A great teacher, superb economist, and wonderful man died yesterday, Alumni Professor Hugh Macaulay. Hugh inspired students unlike any professor I have known. He challenged them to think and work hard, but he was polite beyond imagination. Students loved him for this. His reach extended to colleagues as well. Don Boudreaux, Chair at George Mason, was drawn to Hugh at Clemson in the early 90s, a decade after Hugh had retired. Hugh was just special in many many ways. I'll be brief here, and point those of you with a Clemson connection to the Economics Department's page for more on Hugh's story. Don posted an appreciation at Cafe Hayek this morning, and a member of Hugh's reading group, Steve Spearman, posted his at The Fat Triplets.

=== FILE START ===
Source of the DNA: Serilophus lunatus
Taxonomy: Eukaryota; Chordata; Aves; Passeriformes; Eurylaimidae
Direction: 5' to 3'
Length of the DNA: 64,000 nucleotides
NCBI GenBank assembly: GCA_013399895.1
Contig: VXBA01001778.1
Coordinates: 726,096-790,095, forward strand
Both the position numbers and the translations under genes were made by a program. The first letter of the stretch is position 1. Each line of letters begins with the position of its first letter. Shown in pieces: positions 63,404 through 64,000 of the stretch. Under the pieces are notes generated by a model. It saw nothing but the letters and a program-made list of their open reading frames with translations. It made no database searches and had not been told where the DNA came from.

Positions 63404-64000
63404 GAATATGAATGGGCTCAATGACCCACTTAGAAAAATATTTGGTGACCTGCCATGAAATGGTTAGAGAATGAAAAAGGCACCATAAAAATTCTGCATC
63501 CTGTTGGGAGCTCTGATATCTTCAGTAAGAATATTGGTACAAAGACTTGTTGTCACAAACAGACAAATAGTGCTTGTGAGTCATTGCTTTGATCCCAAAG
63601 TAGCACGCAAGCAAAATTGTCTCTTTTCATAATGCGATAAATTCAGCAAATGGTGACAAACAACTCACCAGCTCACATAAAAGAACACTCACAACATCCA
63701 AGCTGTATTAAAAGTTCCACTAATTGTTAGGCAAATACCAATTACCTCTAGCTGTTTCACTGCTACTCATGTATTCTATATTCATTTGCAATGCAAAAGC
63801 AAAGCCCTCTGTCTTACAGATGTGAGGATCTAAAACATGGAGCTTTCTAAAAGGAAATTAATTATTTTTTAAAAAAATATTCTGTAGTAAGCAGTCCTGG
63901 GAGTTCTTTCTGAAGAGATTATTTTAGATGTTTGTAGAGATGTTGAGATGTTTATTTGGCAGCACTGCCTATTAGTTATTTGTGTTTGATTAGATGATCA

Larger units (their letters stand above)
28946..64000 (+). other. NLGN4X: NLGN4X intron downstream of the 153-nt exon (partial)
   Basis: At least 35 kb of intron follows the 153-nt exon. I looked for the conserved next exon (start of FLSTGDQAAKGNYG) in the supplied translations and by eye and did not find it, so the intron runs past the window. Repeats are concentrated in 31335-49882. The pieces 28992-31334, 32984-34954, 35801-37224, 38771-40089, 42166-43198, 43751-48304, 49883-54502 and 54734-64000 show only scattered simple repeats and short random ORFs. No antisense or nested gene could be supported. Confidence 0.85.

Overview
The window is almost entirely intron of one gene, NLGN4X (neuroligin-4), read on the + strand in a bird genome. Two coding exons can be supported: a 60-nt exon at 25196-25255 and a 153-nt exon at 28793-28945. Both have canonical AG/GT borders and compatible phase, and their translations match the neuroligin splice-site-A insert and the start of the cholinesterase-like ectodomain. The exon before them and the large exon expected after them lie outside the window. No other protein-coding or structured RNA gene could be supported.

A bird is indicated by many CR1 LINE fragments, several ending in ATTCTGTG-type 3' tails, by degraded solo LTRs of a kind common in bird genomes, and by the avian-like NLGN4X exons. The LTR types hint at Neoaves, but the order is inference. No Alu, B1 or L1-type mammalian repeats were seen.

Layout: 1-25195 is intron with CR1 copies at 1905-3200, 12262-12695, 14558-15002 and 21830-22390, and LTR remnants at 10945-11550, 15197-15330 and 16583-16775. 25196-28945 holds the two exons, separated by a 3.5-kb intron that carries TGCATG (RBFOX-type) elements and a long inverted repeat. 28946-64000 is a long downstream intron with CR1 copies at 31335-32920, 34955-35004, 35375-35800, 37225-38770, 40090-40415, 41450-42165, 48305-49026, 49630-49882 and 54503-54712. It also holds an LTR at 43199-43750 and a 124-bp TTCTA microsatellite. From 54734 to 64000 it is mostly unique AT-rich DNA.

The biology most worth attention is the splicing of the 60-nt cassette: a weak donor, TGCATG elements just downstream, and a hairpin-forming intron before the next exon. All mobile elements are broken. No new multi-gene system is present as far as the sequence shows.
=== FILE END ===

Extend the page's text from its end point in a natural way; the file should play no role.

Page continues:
But allow me one last, personal observation. As Don notes, Hugh retired over 20 years ago because he was losing his sight due to macular degeneration, and he ultimately became legally blind. But he remained a voracious reader, dominating his reading group (!) according to Steve's post. He became a tech-savvy 81 year old, communicating regularly by email and using digital technologies to download books and listen to them in recent years. Though blind, I never saw Hugh use a cane or a dog. He simply memorized the steps when walking in familiar places, and relied on the elbows of his friends to guide him elsewhere. And even though he could'nt see, his mind remained so sharp that he could guide me with directions while driving to places in Greenville, 45 minutes down the road from Clemson. He was an incredible man. We will miss him, but his spirit will live on in Clemson, and in the hearts of his students and colleagues across the globe.